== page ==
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Final Docket

Literally hundreds of attorneys and lawyers showed up at the Harris County Civil Courts Building today to say farewell to the traditions of the building. As Houston Public Radio’s Laurie Johnson reports, the courts housed there are moving into the new civil justice center and the historic courthouse will retire as home to the county’s […]

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Literally hundreds of attorneys and lawyers showed up at the Harris County Civil Courts Building today to say farewell to the traditions of the building. As Houston Public Radio’s Laurie Johnson reports, the courts housed there are moving into the new civil justice center and the historic courthouse will retire as home to the county’s civil cases.

It was the final Friday Docket Call at the Harris County Civil Courthouse. For more than 30 years, attorneys would assemble on Friday mornings and state to a judge whether their case was ready to be placed on the trial docket for the following week. The group docket was done away with in 1985, but attorneys and judges from several famous cases were brought back into the courtroom today to recreate the scene of the Friday docket call. Many of the attorneys who tried those cases stood up before the judge to reminisce about the old days.

“This case was, at the time, the longest civil case ever tried in this county. It lasted about six months, at the end of which the plaintiffs were successful in proving that the roof of the Astrodome leaked. (Laughter) As anybody in the county who had ever been to a game knew in the first place.”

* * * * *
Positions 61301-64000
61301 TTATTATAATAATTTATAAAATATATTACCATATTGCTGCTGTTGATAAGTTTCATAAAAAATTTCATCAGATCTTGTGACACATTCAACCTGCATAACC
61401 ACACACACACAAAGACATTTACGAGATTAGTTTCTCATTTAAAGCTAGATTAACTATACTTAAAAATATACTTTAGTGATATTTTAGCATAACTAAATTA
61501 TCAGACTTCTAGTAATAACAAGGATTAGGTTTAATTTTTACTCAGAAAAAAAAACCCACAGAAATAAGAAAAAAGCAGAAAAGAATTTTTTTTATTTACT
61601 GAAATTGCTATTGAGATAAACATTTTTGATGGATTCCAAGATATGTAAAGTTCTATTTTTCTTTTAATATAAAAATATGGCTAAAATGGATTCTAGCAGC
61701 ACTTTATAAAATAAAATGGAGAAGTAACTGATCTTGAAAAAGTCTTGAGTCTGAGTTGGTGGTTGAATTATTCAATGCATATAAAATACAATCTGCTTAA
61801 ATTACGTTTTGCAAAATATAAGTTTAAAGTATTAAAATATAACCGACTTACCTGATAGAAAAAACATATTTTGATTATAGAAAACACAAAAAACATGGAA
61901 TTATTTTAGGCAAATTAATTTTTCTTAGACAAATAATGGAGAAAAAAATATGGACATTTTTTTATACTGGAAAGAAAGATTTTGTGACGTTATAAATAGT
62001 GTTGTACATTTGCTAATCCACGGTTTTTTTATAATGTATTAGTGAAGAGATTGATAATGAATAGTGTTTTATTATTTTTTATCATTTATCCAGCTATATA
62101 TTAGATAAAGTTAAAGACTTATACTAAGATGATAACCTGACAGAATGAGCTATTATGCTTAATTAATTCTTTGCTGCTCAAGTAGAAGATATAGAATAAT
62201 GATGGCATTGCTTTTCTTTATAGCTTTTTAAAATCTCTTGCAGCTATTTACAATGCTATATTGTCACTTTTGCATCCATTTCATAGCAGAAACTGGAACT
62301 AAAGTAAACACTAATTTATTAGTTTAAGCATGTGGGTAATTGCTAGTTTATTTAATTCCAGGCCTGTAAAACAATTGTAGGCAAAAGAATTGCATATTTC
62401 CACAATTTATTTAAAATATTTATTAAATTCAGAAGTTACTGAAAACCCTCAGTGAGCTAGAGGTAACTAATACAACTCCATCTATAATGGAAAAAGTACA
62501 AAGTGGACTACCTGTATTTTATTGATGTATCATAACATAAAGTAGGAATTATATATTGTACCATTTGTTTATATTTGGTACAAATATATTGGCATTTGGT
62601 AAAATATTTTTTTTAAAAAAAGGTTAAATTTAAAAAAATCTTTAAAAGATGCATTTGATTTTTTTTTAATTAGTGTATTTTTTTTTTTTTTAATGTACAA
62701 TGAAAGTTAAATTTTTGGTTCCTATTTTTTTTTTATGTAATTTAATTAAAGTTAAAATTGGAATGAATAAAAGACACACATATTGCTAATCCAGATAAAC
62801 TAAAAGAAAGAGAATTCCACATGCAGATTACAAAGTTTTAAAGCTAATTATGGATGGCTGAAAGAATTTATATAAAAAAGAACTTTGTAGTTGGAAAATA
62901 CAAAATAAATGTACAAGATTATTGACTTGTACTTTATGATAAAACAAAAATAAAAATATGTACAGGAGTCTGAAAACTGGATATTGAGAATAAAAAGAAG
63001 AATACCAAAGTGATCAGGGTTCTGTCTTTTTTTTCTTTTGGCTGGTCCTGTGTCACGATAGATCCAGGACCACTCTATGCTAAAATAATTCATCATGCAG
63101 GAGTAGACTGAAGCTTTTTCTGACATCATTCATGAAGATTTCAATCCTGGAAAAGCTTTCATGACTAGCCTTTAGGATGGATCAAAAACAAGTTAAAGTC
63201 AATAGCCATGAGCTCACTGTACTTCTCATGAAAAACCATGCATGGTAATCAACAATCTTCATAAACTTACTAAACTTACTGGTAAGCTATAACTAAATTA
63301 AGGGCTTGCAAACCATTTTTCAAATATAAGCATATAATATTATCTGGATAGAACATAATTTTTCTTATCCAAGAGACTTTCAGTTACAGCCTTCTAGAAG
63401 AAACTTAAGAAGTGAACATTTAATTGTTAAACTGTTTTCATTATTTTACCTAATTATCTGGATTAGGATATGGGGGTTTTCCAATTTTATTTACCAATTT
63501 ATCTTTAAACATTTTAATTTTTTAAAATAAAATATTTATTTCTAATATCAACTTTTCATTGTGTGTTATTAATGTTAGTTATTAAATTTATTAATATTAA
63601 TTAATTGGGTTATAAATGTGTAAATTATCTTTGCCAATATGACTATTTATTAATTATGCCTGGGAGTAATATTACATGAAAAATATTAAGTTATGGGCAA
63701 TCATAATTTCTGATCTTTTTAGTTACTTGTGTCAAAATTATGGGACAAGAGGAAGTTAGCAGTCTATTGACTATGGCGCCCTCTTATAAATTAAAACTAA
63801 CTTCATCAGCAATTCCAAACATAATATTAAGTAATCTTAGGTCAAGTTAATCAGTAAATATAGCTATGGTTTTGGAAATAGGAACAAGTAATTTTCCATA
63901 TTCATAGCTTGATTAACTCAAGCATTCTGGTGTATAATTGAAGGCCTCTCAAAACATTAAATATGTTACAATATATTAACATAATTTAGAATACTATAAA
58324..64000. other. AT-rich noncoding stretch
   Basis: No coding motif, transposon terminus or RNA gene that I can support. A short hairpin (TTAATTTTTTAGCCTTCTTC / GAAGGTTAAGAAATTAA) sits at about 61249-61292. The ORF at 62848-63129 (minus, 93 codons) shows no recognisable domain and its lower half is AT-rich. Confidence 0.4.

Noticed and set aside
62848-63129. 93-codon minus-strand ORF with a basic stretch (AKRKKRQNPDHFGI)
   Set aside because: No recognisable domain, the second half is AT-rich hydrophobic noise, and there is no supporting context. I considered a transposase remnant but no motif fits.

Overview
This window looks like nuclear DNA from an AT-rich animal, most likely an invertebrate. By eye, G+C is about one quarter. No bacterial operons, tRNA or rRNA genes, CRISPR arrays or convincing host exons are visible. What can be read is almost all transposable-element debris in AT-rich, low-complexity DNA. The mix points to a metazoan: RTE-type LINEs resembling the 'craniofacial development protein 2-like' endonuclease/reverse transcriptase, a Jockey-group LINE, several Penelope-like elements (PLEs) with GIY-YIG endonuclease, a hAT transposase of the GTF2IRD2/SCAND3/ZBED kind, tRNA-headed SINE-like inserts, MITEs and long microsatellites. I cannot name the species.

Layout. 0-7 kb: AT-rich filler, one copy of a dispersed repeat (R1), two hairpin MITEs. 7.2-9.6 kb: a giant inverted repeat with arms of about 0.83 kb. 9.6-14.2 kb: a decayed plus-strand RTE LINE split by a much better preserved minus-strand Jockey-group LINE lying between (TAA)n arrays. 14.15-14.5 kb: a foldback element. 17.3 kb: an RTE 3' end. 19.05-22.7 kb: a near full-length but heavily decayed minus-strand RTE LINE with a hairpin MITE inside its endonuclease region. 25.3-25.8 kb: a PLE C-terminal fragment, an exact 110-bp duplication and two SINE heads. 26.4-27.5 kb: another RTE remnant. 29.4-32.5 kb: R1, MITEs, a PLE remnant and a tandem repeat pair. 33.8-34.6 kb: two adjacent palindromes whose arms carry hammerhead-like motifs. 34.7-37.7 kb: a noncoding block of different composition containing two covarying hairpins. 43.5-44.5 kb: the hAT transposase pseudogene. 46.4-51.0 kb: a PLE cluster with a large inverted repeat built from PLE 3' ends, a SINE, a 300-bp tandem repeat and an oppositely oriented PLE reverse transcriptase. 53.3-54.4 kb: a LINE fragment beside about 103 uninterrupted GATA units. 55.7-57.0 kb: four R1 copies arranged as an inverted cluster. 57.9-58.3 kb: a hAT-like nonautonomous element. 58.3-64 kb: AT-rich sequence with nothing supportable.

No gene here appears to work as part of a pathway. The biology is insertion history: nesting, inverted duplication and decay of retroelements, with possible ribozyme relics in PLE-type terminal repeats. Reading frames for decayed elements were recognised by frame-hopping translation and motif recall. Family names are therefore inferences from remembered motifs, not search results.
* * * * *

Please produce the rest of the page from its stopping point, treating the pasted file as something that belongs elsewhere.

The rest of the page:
Former Harris County District Judge and former Texas Supreme Court Justice Ruby Sondock told the assembly that each time a motion is argued or a closing argument is presented to a jury, the history of this courthouse becomes richer.

“Once upon a time I was a judge; and when I was, I issued opinions. Today I’m going to issue another one. My opinion is: This old grand courthouse will not die or fade away. She’s just announcing her adjournment and her continuance. Long may she stay.”

The Civil Courts Building will be vacated in March. The Harris County Commissioner’s Court has pledged funds to restore the building to it’s 1910 origins. Laurie Johnson Houston Public Radio News.

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Laurie Johnson-Ramirez

Laurie Johnson-Ramirez

News Director

Laurie Johnson-Ramirez leads news coverage for Houston Public Media across broadcast and digital platforms. Ramirez is a native Houstonian who started her career at Houston Public Media in 2002. Before becoming News Director, Ramirez held the position of Executive Producer for Daily News, leading daily and breaking news coverage, helping...

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